(AFP) – On Piet Albers ’farm, everyone is happy: Raspberries are now grown protected by a huge field of solar panels and in return energy company BayWa supplies electricity to more than 1,200 homes.
In the Netherlands and Europe in general, this is a major issue for the solar industry, with states promising massive deployments in terms of energy and climate objectives: where to find and take up space for deployment?
“We see everywhere,” replied Marten de Groot of the Groenleven Group, an affiliate of the German Beowulf, which relies on locations where installations can be “dual-used.”
Thus Piet Albers welcomes, as a greenhouse, a roof made of photovoltaic panels, placed three meters above the ground above his precious raspberries.
“I have seen the summer getting longer, and these fruits from the forest are burning in the greenhouses. They need to be protected,” he said.
The farmer, who produces more than 200 tons of raspberries a year on a single farm, does not rent from the energy company, but for three years he has other advantages: more constant temperature, 25% less water, protection against hail, greenhouse plastic stored …
A wide smile split his scattered face as 37 degrees Celsius was declared in his area this week: “In the greenhouse, I should have dropped 10 to 20% of the fruit.”
On the other hand, BayWa will have to bear the additional costs: non-standard and less productive panels (semi-transparent for filtering light), more complex maintenance, list Marten de Groot, for which “emergence + dual-use + projects on state support Will depend. “
An “agrivoltaic” project can lose 15-25% of revenue compared to a solar park on the ground. Next, cheaper and more productive, so will remain necessary, the sector believes.
– For each project, its local residents –
However, not all emerging solutions are necessarily very expensive, Bewa emphasizes. The company has set up a floating park on a quarry lake 50 km from Mr. Albers.
This 30-meter-deep hole, formed as a result of years of sand extraction and refilling, now has 17 hectares of solar panels, as far as the eye can see, more than half of it.
“Floats are a proven technology, not a high-tech one at all,” said Hugo Parent, project manager at Beauvais France, assembled like a pontoon. The investment is higher than the land, but faster construction, easier maintenance and water, avoids any excess heat and increases yields.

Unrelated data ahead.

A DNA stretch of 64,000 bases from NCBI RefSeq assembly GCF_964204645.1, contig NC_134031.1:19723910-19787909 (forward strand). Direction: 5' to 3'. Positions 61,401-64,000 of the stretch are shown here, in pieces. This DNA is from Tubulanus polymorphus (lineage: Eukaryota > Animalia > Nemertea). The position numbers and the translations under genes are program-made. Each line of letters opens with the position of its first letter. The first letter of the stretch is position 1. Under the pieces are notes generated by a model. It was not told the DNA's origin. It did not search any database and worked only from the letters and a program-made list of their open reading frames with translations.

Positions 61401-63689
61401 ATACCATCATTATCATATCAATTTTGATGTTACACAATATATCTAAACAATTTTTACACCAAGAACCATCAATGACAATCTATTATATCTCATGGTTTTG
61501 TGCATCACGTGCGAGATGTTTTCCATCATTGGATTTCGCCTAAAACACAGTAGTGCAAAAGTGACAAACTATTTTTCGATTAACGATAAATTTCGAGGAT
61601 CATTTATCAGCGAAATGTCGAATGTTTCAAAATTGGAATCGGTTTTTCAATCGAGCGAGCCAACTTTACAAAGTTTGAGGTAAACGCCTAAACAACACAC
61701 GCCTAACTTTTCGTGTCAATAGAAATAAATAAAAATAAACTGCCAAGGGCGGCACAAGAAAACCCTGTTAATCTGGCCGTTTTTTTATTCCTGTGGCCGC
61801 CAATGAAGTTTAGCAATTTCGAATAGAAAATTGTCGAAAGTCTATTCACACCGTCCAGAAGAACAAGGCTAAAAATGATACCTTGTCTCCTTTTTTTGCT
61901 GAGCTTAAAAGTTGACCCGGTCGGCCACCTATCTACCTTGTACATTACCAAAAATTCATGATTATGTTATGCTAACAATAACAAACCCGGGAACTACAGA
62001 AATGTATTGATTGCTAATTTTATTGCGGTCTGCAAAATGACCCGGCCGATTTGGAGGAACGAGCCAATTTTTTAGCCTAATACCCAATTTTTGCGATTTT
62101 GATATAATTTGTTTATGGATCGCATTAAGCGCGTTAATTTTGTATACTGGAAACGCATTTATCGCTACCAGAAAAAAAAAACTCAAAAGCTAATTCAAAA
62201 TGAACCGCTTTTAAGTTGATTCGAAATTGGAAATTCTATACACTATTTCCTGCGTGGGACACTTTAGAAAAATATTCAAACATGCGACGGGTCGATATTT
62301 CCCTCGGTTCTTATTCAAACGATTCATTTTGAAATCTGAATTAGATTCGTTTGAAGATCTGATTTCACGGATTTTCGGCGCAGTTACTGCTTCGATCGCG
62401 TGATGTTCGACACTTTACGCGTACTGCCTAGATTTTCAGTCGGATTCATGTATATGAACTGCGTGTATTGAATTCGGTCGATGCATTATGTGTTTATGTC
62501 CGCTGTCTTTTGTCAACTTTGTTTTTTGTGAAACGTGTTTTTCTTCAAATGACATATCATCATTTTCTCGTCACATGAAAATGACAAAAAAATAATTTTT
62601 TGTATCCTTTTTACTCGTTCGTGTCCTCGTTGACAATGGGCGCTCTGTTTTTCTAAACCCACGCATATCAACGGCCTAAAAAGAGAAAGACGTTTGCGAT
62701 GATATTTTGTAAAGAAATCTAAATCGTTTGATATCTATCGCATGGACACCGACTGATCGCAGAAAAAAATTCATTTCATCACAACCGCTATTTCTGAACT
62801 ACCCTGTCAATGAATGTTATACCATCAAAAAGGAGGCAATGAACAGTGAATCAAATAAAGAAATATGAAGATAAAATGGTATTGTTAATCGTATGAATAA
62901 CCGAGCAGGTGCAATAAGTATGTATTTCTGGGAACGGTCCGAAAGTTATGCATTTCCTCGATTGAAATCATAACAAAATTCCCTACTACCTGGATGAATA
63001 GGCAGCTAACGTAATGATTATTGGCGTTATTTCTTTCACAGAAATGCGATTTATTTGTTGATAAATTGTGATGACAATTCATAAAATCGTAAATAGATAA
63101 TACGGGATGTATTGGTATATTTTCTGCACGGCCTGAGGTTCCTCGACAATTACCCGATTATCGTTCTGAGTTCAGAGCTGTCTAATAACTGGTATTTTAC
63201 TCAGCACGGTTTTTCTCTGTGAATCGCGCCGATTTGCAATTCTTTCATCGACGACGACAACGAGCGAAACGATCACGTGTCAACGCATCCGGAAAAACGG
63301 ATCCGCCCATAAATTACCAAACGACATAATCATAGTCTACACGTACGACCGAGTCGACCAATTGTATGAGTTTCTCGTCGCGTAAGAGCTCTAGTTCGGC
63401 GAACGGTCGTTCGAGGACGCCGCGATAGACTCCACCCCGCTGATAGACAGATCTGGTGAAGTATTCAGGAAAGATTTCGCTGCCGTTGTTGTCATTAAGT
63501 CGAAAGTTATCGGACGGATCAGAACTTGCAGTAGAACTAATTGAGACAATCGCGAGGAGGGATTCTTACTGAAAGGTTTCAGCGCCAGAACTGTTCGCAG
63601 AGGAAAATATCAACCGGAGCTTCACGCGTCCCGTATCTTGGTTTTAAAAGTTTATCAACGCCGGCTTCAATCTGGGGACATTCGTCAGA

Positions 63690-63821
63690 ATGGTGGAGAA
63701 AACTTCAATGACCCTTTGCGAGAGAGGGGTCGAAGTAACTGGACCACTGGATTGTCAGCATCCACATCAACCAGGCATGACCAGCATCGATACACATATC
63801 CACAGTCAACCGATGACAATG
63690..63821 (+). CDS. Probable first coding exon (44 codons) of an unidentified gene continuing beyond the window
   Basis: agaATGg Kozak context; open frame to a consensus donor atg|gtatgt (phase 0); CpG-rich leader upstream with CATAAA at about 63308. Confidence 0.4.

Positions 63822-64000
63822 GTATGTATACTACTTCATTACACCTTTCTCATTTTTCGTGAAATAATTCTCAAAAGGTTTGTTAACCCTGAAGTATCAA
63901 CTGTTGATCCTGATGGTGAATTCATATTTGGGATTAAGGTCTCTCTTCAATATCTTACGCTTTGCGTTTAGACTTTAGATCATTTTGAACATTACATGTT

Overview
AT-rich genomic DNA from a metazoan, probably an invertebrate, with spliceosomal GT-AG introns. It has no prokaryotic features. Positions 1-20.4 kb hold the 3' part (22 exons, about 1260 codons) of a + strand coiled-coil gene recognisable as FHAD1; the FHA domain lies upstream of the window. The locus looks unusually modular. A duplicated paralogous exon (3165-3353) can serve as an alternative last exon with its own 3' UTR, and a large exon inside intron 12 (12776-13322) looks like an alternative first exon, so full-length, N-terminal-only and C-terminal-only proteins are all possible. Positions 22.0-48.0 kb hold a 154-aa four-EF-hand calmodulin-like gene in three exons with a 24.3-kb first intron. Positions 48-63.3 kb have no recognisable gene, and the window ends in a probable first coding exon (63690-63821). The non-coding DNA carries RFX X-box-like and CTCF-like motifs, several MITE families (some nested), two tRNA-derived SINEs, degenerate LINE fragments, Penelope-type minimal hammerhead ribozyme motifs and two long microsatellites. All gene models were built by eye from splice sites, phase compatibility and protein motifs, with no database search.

Also on the water, a dozen transformers send 20,000 volts to the shore station via a huge cable, scheduled for about 10,000 homes.
Here, energy companies rent quarries, but often sell carbon-free electricity to industrialists at stable prices.
The Uivermeertjes Park is the second largest floating park in Europe with 29.8 MW. The first is in the Netherlands.
The idea is not only to please people, like William Peters, who catches carp and tench fish there. “The fish is getting bigger, but will it last?”, He asked the industrialist’s representatives, who tried to reassure him: “A study on another water showed a slight difference in temperature.”
“We are a small country. As soon as you have a project, you find a local resident, you really need to think about sharing space”, notes Maarten De Groot.
In the most densely populated country in Europe, the installation of renewable energy through wind power began in the less populated north. It is limited by the capacity of the electricity network there today, while the south is very urban, and the roof is already very furnished.
But the challenge is: the Netherlands, which aims to be carbon neutral by 2050, draws less than 12% of its final energy costs from renewables.
Globally, the situation is similar: 2021 saw an unprecedented installation of solar and wind power, but to keep global warming at 1.5 degrees Celsius, four times more would have to be installed each year, the International Energy Agency’s underline said.